There is, however, another reason to favor a modest domestic carbon levy. No, it won’t magically transform the economy. By definition, a modest levy won’t have a huge influence on how Americans live and work. What it could do is provide a revenue source for advanced energy research. Here I am drawing on an argument Roger Pielke Jr. made in his 2010 book The Climate Fix. In it, Pielke posits an “iron law of climate policy,” which holds that “when policies focused on economic growth confront policies focused on emissions reductions, it is economic growth that will win out every time.” A low carbon tax that rises only as new low-carbon technologies prove their economic viability would sidestep the iron law while also providing a forward-looking price signal.

Enter Curbelo’s proposal, which would impose a $23-per-ton tax on carbon emissions that would rise over time, or even more if emissions reductions fail to reach targets, while eliminating the federal gas tax. First, the proposal is revenue-positive. Despite eliminating the federal gas tax, it raises more revenue for the federal government than under current law, which will no doubt alienate tax-cutters. Given rising deficits, I have no objection to raising additional revenue, especially if the funds are earmarked for public investment (including infrastructure, which is the use Curbelo has in mind). Second, Curbelo’s carbon tax is quite high — far higher in real terms than the low carbon tax that Pielke proposed in 2010. That strikes me as a mistake. To build a broader coalition, I’d suggest a much lower carbon tax, albeit one that would still rise over time. This would give Pielke’s iron law its due, and it would help ensure that the winners from Curbelo’s new bargain greatly outnumber the losers.

Now let’s turn to the bill’s proposed abolition of the federal gas tax. Why should we celebrate the death of a tax that the great Charles Krauthammer famously wanted to hike? I see a federalist case for doing so. Getting rid of the federal gas tax would allow us to shift much of the responsibility for the ongoing maintenance of highways from the federal government to state governments, which could hike their own fuel taxes or, better still, create alternatives, such as vehicle miles traveled (VMT) taxes that would do a better job as user fees as drivers embrace more fuel-efficient vehicles. Eventually, forward-looking states might learn from Australia and New Zealand and transform their Departments of Transportation into state road enterprises, as David Levinson proposed in 2013. As small-bore as this might sound, such a development would do far more to improve our transportation infrastructure than a short-term infusion of federal funds, as envisioned by Donald Trump on the campaign trail and in the early months of his presidency.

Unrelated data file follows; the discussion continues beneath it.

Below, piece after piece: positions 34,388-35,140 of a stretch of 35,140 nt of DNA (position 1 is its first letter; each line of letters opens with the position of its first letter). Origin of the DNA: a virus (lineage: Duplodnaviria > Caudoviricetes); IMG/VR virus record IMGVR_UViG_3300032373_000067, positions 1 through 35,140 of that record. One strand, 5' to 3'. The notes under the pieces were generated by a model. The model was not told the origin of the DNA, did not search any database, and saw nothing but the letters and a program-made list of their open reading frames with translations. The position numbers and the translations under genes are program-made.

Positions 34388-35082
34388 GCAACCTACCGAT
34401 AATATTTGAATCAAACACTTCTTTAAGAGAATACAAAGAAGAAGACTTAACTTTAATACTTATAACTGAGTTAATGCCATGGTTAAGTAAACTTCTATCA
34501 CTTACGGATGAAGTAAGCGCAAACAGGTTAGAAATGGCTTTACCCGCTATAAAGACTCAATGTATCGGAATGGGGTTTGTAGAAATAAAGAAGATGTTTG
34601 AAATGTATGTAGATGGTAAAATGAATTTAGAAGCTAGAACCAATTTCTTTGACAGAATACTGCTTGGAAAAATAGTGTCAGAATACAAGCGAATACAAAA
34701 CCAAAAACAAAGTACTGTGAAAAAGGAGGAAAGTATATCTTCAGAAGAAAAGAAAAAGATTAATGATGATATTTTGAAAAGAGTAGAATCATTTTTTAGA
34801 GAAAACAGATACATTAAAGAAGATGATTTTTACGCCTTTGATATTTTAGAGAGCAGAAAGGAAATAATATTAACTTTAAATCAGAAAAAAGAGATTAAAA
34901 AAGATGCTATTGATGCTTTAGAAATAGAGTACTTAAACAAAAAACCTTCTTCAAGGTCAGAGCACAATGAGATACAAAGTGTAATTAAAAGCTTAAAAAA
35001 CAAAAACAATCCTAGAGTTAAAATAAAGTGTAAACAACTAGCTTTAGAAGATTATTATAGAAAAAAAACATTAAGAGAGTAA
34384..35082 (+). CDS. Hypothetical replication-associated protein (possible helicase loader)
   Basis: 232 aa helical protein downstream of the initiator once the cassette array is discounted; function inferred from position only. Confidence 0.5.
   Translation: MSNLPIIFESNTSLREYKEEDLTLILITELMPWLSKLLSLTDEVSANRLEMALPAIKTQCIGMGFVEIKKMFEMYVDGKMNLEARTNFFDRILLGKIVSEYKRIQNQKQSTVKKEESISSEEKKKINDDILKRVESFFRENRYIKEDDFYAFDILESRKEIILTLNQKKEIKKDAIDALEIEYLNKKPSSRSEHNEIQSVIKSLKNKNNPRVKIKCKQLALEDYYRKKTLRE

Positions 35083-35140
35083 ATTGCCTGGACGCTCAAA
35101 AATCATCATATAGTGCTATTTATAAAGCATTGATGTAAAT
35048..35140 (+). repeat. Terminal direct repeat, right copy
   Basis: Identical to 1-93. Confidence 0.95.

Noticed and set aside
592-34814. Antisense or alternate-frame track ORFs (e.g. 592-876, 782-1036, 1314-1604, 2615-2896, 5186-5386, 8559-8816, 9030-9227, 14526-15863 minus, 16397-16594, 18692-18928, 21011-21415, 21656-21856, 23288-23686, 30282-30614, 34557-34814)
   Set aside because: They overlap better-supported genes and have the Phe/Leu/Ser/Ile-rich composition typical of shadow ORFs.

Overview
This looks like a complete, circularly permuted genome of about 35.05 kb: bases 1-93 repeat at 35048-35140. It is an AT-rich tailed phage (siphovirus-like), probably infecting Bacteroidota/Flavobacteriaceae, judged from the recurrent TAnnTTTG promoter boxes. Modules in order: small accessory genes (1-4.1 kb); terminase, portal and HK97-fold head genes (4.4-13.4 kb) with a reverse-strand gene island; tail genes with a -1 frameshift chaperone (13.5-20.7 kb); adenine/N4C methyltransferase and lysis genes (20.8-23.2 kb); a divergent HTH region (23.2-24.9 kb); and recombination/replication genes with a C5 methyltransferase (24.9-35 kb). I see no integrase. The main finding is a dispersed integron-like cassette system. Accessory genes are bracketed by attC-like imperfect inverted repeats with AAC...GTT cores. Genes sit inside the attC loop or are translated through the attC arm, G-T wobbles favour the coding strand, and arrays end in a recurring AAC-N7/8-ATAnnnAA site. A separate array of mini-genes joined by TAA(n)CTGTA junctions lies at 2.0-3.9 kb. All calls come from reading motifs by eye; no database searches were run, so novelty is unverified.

All in all, Carlos Curbelo deserves a great deal of credit for pushing a quirky, innovative approach to climate policy that has the potential to create a new coalition for environmental legislation. One wonders if he can bring more Republicans on board. As if to rebuke Curbelo, an overwhelming majority of House Republicans backed a resolution sponsored by House majority whip Steve Scalise that denounced carbon taxes as detrimental to the economy. But who knows? Perhaps a low carbon tax coupled with gas-tax abolition could sway some of them.

Reihan Salam is president of the Manhattan Institute and a contributing editor of National Review.